What the capital gains tax law means to you.
Previously, in order to avoid capital gains taxes, sellers had to roll over all their net proceeds from a sale of a principal residence into a new principal residence bought within two years. Any portion of a gain earned on a sale that was not re-invested in a new property was taxable. The only exception was a one-time gain exemption of $125,000 for people who were at least 55 years old.
The new capital gains tax law no longer requires this rollover into new property in order to keep the entire gain earned from a sale. Now, for couples filing jointly, any gain up to $500,000 is not taxable, regardless of whether the gain is rolled over into a new property. Singles are exempt for gains up to $250,000. These new laws take the place of the former rollover policy and over-55 exemption. And just to spell it out, sellers can no longer roll over their gains of over $500,000 in order to avoid capital gains taxes.
To qualify, the property sold must have been the seller's principal residence for at least two years in the five-year period prior to the sale. Certain allowances are made for situations where health, place of employment or other factors prevent someone from maintaining the principal residence for the required two years.
The seller may choose to abide by the previous laws in cases where the home was sold prior to August 6, 1997, (or after if a binding contract was initiated before that date).
Here is how a sample sale might look under the new law: Current sale price of home: $1.3 million; Original cost of home: $400,000; Gain on the sale: $900,000; Exclusion for couple filing jointly: $500,000; Taxable gain: $400,000; Tax rate: 20 percent; Tax: $80,000.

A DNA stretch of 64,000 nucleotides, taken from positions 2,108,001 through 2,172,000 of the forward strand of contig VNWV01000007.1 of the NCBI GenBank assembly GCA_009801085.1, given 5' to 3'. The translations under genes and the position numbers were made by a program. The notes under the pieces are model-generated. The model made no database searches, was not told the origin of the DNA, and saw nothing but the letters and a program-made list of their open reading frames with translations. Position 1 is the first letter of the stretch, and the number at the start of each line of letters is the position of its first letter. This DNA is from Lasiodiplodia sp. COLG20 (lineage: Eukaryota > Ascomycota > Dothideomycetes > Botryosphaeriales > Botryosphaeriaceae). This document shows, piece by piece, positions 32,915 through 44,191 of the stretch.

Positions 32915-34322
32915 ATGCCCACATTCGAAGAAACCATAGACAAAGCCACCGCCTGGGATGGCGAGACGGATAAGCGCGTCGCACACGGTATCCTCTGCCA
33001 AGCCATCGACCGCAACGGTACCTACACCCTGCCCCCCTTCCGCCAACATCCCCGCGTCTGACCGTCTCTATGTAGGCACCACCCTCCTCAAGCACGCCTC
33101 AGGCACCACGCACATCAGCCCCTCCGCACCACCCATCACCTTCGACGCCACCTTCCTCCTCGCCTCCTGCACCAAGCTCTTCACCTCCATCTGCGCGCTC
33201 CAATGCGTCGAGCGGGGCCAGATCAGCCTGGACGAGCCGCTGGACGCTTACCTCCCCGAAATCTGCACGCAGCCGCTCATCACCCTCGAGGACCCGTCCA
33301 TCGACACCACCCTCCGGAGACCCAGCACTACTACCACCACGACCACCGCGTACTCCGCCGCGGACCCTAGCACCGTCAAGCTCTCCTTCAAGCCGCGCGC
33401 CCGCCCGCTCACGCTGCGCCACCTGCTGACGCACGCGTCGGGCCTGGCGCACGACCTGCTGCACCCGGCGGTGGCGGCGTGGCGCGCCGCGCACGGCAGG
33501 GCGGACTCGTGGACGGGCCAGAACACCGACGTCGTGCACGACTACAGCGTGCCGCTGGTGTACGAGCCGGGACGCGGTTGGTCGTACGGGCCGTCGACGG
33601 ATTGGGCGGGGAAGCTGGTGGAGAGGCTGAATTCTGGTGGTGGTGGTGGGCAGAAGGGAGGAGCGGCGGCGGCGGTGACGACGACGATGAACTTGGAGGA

A second example shows a gain that is not taxed because it falls within the tax exclusion range: Current sale price of home: $1.5 million; Original cost of home: $1 million; Gain on the sale: $500,000; Exclusion for couple filing jointly: $500,000; Taxable gain: $0; Tax rate: 20 percent; Tax: $0.
For most people nationwide, this new law is a boon and a tax-free gift. If a property that was used as a principal residence increases in value, a single person gets a $250,000 tax-free gain and a married couple gets a $500,000 tax-free gain on its sale. This can be done every two years. As a high percentage of sales will fall into this category and be exempt from capital gains taxes, it is expected to be an advantage to current and future sellers, cutting down on tedious record-keeping.
However, Manhattan, as ever, is an exception. It is one of few places in the country where increases in value can easily outstrip the $500,000 tax-free margin between buying and selling prices. Therefore, people who have made a gain over $500,000 will not benefit entirely from the new law. This is exacerbated by the fact that a rolled-over untaxed gain under the old law reduced the tax cost of the replacement property. Those who have rolled over gains in the past may find the tax cost on their current homes so low that it throws the gain from a current sale well over the $500,000 threshold.
The law has had some effect an the real estate market in New York, causing more people to place their properties on the market now in order to cash-in while their gains are still below the $250,000 or $500,000 mark. However, not as many properties were put on the market as brokers originally anticipated This simply proves that the decision to sell should not be based on capital gains issues alone. Sellers often have an emotional tie to the place they are selling, and they should decide to sell only when they believe the time is right.
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|Title Annotation:||Focus on: Residential Real Estate|
|Publication:||Real Estate Weekly|
|Date:||Mar 4, 1998|
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